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Man Stays Awake During CPR For 90 Minutes: Report

Jun 06, 2018 08:06 AM EDT
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Being awake and conscious as doctors administer CPR sounds like a plot from a terrifying horror-thriller — except it has actually happened in real life.

The knowledge that this is possible could change the face of patient care during CPR.

The Event

A recent case study examined an incident involving a man, 69 years old, who arrived at the Herlev Hospital in Copenhagen, Denmark. He then suffered a cardiac arrest in the hospital, according to attending physician and anesthesiologist Dr. Rune Sarauw Lundsgaard in an email to CNN.

Lundsgaard recounts that the medical staff immediately initiated CPR, then advanced CPR shortly after. Two paramedics along with four hospital porters took shifts in administering CPR by pairs.

The patient did not have any electrical activity detected in his heart during any point of the operations, he adds, and the organ's functions only continued due to the staff's compressions.

However, as the medical team went on to perform CPR for 90 minutes, the patient showed signs of consciousness and awareness.

"As soon as CPR was initiated, the patient opened his eyes," Lundsgaard recalls. "When CPR was performed, the patient was able to respond to verbal communication by moving eyes, lifting hands and legs and nodding his head."

During the events, the wife of the patient was in the room and had the opportunity to grasp his hand.

The physician says that it's a practice for the medical team to stop CPR once a patient becomes conscious. However, whenever the staff stopped CPR in the recent case, the patient would fall back to unconsciousness due to the heart being unable to function on its own.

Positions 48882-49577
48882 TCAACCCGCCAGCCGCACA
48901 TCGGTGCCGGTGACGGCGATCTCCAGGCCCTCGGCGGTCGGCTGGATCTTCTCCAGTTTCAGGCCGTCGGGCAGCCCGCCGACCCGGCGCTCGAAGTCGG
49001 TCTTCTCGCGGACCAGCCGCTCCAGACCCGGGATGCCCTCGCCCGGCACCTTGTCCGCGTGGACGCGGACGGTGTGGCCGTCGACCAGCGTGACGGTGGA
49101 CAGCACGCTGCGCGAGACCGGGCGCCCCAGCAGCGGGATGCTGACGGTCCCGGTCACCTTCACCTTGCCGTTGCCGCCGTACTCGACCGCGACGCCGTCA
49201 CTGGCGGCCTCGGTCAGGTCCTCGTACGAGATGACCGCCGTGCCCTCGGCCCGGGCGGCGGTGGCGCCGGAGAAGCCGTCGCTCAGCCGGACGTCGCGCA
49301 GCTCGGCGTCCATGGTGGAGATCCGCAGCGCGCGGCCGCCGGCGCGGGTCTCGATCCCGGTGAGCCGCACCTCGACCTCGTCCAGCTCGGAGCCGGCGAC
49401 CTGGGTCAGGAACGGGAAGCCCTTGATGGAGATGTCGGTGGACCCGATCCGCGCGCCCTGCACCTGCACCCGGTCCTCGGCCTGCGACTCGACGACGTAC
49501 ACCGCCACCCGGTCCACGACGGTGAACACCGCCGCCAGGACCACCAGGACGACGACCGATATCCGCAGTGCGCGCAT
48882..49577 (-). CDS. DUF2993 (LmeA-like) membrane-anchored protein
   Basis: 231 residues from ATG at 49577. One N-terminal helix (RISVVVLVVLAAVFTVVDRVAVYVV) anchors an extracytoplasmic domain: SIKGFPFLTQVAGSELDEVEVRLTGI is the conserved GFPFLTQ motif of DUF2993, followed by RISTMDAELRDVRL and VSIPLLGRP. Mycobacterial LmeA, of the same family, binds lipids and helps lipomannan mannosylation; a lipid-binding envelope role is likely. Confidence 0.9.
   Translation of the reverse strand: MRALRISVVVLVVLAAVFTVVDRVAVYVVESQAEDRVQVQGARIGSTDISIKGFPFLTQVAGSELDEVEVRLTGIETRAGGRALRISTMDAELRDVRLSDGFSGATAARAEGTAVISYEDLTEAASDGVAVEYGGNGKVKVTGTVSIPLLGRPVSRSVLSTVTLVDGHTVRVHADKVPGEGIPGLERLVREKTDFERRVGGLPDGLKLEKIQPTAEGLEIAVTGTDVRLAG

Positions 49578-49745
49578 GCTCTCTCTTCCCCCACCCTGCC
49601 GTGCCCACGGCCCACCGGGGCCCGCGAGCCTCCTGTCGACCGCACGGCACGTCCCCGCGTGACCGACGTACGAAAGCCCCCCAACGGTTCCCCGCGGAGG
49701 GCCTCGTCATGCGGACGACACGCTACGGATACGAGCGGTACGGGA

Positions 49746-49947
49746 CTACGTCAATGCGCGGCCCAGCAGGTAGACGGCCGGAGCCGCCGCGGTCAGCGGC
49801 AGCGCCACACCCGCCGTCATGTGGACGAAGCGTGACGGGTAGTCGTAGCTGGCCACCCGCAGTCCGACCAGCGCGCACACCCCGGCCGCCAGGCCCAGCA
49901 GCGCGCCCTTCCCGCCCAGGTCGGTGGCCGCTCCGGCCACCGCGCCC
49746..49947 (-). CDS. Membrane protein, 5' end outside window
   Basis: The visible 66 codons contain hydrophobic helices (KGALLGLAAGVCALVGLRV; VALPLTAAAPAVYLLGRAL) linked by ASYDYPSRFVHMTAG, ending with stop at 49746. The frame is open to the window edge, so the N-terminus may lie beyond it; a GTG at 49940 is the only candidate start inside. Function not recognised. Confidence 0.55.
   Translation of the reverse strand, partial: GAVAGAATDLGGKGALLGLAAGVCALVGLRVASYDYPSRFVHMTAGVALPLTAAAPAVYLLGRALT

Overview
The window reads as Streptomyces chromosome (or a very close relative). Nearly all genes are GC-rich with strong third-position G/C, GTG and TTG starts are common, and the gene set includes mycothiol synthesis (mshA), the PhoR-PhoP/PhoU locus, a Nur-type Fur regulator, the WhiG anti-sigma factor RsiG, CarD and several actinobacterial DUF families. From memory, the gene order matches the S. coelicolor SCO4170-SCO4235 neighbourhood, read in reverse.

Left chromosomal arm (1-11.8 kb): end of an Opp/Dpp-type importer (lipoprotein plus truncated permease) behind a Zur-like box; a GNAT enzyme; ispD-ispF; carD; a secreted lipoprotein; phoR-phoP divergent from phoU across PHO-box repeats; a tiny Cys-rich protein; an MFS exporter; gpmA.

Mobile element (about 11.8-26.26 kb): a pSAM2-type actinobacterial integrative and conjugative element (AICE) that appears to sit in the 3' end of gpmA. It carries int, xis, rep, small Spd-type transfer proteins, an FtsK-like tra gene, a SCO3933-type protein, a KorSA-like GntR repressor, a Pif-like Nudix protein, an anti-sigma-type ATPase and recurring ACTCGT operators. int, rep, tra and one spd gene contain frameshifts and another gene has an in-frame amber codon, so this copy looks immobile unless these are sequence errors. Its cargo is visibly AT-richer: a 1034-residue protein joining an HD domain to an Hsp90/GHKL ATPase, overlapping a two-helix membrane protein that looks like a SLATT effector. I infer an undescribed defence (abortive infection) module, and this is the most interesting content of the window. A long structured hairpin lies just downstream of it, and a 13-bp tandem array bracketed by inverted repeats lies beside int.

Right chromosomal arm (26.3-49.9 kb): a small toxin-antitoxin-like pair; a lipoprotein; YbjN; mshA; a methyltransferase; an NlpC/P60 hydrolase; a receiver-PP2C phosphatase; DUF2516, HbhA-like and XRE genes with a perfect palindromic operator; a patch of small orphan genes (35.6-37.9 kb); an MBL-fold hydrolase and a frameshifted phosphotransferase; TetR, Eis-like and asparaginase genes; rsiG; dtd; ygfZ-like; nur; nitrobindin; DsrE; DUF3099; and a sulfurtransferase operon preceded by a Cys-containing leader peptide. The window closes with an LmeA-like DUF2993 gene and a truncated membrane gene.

An hour after the beginning of the incident, the doctors discovered an aortic dissection in the patient's heart, which is a potentially fatal condition and likely contributed to his cardiac arrest in the first place.

Ultimately, the man did not survive the episode, which hit Lundsgaard and the rest of the team especially hard.

"For me, having to tell the patient that we were unable to save his life ... and that in a minute we will stop chest compressions and you will not survive was a challenging situation," he says.

What It Means For Patient Care

These findings set forth new questions in ethics and patient care as the possibility of patients being able to feel and be aware of pain during CPR emerges. Health officials may begin to consider sedation to ease discomfort.

"At this time, we in the medical profession are not attending to the pain we cause nor are we aware about patients' levels of consciousness during CPR," Lundsgaard explains in a report from WebMD. "This should be an area of future research."

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